According to CNBC’s analysis, Apple’s App Store made $64 billion in revenue in 2020, which is a 28 percent increase from the estimated $50 billion it made in 2019. This represents a good amount of growth for the App Store since the estimated increase between 2018 and 2019 was only 3.1 percent.
It’s hard to tell the exact reason for the spike in growth, but it likely had something to do with the COVID-19 pandemic. I can say from personal experience that I bought quite a few more games in 2020 than I have in years past, as well as subscriptions to fitness and productivity apps to try to regain some control of my life during quarantine.
When Apple reports on its financials, it lumps the money it makes from the App Store in with its services revenue, which is by far its fastest-growing category. The company takes a 30 percent cut of most of the money coming in to the App Store, which, while there are caveats and exceptions, represents billions of dollars of revenue. Apple typically guards its take carefully, despite recent pushback from developers like Hey.com and even legal challenges from Epic.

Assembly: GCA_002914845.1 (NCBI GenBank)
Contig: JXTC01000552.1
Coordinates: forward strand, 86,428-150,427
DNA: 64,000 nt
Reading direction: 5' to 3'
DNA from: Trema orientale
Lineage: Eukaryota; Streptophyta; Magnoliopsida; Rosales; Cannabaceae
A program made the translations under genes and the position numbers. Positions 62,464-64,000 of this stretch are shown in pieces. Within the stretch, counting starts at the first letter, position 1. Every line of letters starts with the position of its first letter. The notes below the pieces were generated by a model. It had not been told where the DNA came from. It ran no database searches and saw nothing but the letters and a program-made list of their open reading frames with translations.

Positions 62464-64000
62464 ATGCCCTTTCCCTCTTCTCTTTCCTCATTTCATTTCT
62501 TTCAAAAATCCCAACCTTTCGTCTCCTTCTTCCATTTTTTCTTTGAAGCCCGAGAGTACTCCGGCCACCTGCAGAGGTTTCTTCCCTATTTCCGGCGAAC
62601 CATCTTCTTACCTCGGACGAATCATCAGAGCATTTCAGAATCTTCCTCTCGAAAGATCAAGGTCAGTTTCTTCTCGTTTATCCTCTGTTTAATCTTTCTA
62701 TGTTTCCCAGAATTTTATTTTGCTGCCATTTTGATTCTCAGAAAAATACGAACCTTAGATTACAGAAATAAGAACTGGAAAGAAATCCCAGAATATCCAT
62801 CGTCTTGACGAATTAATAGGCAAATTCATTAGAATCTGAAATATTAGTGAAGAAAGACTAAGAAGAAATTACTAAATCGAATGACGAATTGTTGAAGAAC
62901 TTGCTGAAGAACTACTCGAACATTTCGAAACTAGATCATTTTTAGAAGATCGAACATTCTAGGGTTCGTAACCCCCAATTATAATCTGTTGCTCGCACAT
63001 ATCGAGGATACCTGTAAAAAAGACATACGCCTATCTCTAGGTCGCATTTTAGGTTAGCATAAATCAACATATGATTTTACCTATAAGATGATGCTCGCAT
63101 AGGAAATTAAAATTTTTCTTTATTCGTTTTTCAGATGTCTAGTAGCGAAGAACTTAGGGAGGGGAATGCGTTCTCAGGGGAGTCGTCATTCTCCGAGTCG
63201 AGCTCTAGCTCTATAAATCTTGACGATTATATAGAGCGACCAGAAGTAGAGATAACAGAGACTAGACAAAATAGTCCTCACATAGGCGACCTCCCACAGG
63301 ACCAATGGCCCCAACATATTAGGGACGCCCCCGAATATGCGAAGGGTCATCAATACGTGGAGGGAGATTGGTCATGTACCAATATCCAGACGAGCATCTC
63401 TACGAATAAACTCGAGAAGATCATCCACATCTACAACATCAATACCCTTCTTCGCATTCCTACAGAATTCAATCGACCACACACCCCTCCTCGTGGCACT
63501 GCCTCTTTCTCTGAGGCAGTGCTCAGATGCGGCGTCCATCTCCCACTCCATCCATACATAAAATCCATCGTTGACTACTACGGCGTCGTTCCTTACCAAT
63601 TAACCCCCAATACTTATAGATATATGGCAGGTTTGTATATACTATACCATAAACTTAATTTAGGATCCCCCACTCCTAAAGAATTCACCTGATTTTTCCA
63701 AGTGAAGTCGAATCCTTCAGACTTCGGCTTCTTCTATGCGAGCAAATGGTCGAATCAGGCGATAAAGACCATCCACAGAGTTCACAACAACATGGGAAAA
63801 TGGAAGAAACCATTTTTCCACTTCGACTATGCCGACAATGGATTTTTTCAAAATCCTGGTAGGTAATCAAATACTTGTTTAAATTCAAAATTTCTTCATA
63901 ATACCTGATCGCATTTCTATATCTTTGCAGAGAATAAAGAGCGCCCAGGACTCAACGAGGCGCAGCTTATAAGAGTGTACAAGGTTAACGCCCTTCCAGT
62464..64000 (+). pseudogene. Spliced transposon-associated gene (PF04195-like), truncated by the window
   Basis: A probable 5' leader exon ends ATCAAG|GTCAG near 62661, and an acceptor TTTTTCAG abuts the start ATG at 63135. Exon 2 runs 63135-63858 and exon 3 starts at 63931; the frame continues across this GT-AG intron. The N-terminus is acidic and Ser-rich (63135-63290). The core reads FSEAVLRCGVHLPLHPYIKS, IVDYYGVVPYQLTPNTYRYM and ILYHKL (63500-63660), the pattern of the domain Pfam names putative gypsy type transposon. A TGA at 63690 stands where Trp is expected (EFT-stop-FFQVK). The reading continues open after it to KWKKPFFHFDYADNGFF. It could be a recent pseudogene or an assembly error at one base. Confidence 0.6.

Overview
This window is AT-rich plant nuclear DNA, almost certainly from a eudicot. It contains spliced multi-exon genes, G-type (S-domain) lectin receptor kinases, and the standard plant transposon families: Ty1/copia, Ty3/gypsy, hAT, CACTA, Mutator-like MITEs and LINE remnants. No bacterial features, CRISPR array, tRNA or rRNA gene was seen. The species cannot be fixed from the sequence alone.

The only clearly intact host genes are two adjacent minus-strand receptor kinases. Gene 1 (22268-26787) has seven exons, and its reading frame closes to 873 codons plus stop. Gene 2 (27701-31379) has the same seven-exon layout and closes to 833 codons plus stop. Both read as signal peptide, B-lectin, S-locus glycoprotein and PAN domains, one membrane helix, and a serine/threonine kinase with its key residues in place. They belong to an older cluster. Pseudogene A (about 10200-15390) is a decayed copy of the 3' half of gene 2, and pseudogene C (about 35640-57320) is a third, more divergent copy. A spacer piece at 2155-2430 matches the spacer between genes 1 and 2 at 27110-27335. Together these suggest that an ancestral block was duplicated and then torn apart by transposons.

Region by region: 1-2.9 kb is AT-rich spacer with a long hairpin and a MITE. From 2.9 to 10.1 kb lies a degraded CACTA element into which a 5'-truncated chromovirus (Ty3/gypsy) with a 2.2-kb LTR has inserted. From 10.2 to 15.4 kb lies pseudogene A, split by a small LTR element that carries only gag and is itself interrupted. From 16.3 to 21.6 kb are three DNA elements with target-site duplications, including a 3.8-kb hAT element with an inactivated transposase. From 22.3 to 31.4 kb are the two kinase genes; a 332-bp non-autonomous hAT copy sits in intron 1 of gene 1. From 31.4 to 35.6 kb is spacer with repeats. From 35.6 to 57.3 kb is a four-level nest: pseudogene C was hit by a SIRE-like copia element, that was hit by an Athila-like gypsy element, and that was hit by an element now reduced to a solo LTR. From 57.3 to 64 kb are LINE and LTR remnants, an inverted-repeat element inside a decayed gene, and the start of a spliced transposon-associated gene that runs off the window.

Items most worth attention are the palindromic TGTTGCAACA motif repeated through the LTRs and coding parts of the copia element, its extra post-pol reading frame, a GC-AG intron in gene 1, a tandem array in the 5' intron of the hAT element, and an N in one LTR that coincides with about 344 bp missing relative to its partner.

Its grip has recently loosened just a little, though, as Apple now only takes a 15 percent cut from developers who make under $1 million a year from the App Store. That isn’t likely to have a huge change on the revenue estimates, as analysts have approximated that the top 2 percent of App Store developers generate 95 percent of the revenue.
Every year, Apple reports how much money it has paid out to developers since 2008. CNBC used that to calculate the App Store revenue number by subtracting last year’s number from this year’s, then it accounts for Apple’s 30 percent cut. While the numbers may be a little rough, Apple doesn’t self-report them, so all we can do is get close. Regardless, there are two things that are hard to argue: the App Store’s revenue grew by quite a bit this year, and it brought in a lot of money for both developers and for Apple.
Apple’s App Store made an estimated $64 billion in 2020 The British Journal Editors and Wire Services/ The Verge.